About The Work
Beaconsfield Overflow, Garrison Creek Relief Sewer, Toronto, 2008
Toronto's sewers envelop and dismiss watersheds that once flowed freely, extending underground both the natural topology and the built landscape of the city. These photographs locate and illuminate watersheds that were lost in the infrastructure that replaced them, revealing the halls and vaults and cataracts that carry and contain the tidal load of daily living. Not just an abstract, technological problem reengineered by professionals, urban sewerage is full of physical spaces, compelling experiences and political contradictions, all of which can and should be part of our imagination and understanding of the city.
Beaconsfield Overflow, Garrison Creek Relief Sewer, Toronto, is part of Michael Cook's contribution to AbC's WATER anthology.
About the Print
These editions, supervised by the artist, are printed with archival pigment inks on a matte Fine Art paper. The ink and paper combination have a display permanence rating of 150+ years. All our prints are made with the greatest attention to quality and a concern for permanence.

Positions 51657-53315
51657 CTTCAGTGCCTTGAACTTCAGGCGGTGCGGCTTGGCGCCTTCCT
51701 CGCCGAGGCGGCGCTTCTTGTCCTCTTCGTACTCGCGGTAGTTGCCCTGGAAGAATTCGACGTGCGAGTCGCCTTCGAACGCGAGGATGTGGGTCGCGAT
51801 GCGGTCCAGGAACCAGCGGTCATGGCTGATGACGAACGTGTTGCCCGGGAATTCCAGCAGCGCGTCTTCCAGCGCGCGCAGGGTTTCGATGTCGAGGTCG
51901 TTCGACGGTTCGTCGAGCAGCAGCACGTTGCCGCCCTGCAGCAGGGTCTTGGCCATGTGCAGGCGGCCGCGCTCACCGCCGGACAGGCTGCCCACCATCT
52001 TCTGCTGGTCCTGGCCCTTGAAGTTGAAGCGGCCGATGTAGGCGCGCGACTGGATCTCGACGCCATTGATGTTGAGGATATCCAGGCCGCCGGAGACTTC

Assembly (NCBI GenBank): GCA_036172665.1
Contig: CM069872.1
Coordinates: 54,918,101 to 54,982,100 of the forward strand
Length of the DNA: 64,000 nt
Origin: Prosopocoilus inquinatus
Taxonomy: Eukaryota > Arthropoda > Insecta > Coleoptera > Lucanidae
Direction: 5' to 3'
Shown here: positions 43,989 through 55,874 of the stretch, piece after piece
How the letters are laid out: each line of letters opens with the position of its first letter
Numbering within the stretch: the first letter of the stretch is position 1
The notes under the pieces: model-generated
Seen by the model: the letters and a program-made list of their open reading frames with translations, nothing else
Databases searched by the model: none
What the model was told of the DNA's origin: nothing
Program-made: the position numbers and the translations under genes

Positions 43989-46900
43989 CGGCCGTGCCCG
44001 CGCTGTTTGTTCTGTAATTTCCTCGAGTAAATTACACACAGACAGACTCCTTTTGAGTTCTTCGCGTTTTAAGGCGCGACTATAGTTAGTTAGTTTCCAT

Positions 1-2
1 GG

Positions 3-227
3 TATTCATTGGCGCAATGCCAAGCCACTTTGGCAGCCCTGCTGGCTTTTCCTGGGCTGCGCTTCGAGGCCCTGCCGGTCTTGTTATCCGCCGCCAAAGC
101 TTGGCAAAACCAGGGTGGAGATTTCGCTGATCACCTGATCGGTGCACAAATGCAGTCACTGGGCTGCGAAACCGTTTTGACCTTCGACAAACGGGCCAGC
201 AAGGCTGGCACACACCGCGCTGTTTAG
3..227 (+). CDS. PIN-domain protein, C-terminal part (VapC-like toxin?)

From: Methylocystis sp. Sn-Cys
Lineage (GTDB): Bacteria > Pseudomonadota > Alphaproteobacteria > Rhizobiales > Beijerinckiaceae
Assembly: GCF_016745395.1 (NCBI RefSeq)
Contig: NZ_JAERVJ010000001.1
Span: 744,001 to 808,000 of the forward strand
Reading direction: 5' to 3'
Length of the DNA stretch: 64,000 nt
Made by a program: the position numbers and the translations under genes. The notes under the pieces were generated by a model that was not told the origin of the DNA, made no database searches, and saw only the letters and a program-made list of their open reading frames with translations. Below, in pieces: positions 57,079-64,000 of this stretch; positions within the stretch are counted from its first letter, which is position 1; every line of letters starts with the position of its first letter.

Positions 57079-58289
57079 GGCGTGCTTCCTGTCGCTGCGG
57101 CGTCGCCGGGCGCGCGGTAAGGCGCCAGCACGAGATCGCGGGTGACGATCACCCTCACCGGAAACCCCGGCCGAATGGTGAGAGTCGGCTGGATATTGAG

About the Artist
Michael Cook has been delving into underground spaces since 2003. While focused on urban drainage and sewer systems, his inquiries have also included utility networks, abandoned hydroelectric infrastructure and base metals mines.
He has contributed writing and photographs to HTO: Toronto’s Water from Lake Iroquois to Lost Rivers to Low-flow Toilets (Coach House Books, 2008), The BLDGBLOG Book (Chronicle Books, 2009) and Water (Alphabet City, 2009). His work has also been exhibited at Fort York and at the Hamilton Museum of Steam and Technology. Cook is a graduate student at York University, where his current research considers the political geography of resource exploitation in remote regions.